The Houston Astros signed right-hander named Harold Arauz out of the Panama after he was named the MVP of the Dominican Prospect League All-Star Game in May of 2011. The Astros gave Arauz a $300,000 signing bonus and held him out of action until the 2012 Dominican Summer League, where he pitched for two seasons as a member of the Astros minor league system.
In 2014, Arauz finally came to the states and pitched in both the Appalachian League and the Gulf Coast League - both Rookie Leagues - and gained some notice when he posted a combined 3.23 ERA, striking out 68 hitters in 53 innings and posting a 1.06 WHIP. Had he continued on that path, the Astros might not have been so quick to include him in the Ken Giles deal in December of 2015, but he was coming off of a season where he posted a 5.75 ERA in Low-A ball and his BABIP was a horrific .404, meaning he had to strike hitters out, or he was in trouble. At the time, it looked like Arauz would potentially work as a reliever, but even at the lower levels of the minors, just didn't have enough weapons to be a starter. During the 2015 season, Arauz posted an 0-5 mark with a 7.23 ERA in 10 starts, but out of the bullpen, had a 1.88 ERA in a small sample size of just five relief appearances.
Initially, Arauz wasn't a part of the deal for Giles. If you remember, that trade took on a couple of different scenarios before it was finally completed. The initial deal had Giles going to Houston for outfielder Derek Fisher, Thomas Eshelman, Brett Oberholtzer and Vince Velasquez. When all was said and done, Houston balked at giving up Fisher, but included Mark Appel and Arauz, while the Phillies added infielder Jonathan Arauz to the deal. Harold Arauz - no relation to Jonathan - was a lesser valued prospect than Jonathan Arauz, in part because of the struggles that he faced the season before in Low-A ball.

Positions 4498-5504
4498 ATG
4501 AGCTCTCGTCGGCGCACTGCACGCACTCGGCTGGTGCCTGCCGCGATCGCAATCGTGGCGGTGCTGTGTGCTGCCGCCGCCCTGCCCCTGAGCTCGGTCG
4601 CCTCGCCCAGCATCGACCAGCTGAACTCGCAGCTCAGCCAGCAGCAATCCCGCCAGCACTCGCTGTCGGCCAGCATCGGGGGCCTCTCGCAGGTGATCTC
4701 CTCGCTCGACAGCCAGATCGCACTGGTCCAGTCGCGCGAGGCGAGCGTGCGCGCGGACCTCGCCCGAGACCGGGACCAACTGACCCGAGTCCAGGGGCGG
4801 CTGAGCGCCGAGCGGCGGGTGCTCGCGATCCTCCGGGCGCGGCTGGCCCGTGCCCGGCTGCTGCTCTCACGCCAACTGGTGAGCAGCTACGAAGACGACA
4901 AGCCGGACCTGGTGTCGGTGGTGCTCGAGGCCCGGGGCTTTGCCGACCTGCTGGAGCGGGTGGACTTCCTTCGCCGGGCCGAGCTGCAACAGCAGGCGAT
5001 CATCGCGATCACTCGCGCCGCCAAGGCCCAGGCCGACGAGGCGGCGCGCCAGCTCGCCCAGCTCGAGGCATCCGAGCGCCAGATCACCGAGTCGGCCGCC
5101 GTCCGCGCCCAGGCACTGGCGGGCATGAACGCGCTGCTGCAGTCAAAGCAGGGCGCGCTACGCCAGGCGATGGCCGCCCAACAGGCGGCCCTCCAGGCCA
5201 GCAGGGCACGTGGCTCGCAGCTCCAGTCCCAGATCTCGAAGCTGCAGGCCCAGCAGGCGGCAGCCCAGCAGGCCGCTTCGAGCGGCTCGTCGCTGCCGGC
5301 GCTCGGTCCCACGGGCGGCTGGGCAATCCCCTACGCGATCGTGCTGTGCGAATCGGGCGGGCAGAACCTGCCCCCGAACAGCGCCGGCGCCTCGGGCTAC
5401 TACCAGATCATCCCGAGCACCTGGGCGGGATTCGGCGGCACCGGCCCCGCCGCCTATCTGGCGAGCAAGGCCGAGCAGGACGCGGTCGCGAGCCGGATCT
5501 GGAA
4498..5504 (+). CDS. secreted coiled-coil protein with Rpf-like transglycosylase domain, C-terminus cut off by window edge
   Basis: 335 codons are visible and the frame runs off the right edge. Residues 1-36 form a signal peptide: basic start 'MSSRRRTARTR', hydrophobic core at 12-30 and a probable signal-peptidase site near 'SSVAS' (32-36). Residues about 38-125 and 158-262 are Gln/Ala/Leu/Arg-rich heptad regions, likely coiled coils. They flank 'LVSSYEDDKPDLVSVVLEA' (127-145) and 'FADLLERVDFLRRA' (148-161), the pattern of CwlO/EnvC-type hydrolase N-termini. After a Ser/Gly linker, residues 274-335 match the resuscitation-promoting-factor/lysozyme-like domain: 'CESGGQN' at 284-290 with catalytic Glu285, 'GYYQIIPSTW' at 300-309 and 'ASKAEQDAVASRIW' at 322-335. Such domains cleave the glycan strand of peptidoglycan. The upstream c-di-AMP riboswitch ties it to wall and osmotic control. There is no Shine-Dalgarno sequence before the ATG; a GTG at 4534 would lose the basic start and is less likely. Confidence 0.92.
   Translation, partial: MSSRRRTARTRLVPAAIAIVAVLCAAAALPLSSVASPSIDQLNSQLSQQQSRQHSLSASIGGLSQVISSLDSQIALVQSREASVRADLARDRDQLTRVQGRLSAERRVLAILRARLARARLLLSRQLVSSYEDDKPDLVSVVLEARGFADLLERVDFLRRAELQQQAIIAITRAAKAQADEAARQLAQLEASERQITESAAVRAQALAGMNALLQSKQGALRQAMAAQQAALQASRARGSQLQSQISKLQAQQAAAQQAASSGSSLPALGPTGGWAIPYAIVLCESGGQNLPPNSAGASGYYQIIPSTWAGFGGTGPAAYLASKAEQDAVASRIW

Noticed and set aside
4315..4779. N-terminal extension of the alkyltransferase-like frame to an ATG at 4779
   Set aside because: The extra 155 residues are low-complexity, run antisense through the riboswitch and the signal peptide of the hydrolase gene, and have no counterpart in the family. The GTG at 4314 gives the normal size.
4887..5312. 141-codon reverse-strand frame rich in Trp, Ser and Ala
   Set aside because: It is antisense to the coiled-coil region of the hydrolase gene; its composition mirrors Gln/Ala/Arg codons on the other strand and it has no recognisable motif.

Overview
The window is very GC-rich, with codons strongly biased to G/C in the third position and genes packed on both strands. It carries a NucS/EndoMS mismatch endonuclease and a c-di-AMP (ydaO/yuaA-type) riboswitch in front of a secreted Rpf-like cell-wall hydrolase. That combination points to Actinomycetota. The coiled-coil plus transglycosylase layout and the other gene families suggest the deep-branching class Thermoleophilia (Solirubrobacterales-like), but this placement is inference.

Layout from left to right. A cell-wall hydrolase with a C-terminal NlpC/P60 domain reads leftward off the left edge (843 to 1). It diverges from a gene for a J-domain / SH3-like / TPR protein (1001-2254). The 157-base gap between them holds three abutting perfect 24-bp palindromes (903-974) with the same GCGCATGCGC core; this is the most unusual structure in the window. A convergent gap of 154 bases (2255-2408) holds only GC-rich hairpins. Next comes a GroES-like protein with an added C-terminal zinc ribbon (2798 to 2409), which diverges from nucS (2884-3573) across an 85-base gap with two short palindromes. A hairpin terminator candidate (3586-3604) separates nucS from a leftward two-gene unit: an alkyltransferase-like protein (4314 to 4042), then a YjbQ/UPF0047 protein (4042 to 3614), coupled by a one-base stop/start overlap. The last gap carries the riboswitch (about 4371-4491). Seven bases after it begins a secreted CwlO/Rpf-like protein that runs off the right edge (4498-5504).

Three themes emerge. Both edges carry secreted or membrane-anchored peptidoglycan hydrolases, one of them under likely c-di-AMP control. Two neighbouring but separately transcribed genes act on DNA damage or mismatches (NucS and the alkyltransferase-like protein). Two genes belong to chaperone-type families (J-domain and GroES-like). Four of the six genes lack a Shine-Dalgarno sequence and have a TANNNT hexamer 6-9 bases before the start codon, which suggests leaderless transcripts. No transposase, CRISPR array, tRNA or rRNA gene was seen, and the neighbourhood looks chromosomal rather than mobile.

The Phillies though saw something that they liked in Arauz. His fastball had gained a little velocity, but was still just a tick over 90 and his secondary pitches were all a work in progress. The Phillies tinkered with his mechanics a little and sent him back to their Low-A team in Lakewood to see what would happen. The results were good, as Arauz added that extra velocity - he had been just in the upper-80s with Houston - and his secondary pitches started to show a little more life. The results on the mound were plain to see. In 19 starts with the BlueClaws, Arauz was 6-6 and had a 3.44 ERA on the season, striking out 85 batters in 99 innings of work.
There wasn't really any concern over the drop in strikeout rate from the double-digits earlier in his career to just under eight strikeouts per nine last season, because hitters weren't able to tee-off on his pitches the way they had in the past and Arauz saw his BABIP slide down to .267 at Lakewood last season. Arauz also became a groundball machine on the mound.
Arauz has also shown a propensity for getting the better hitters that he faces out at a good clip, with players who ranked in the Top 20 Prospects in baseball hitting just .237 against Arauz in his career.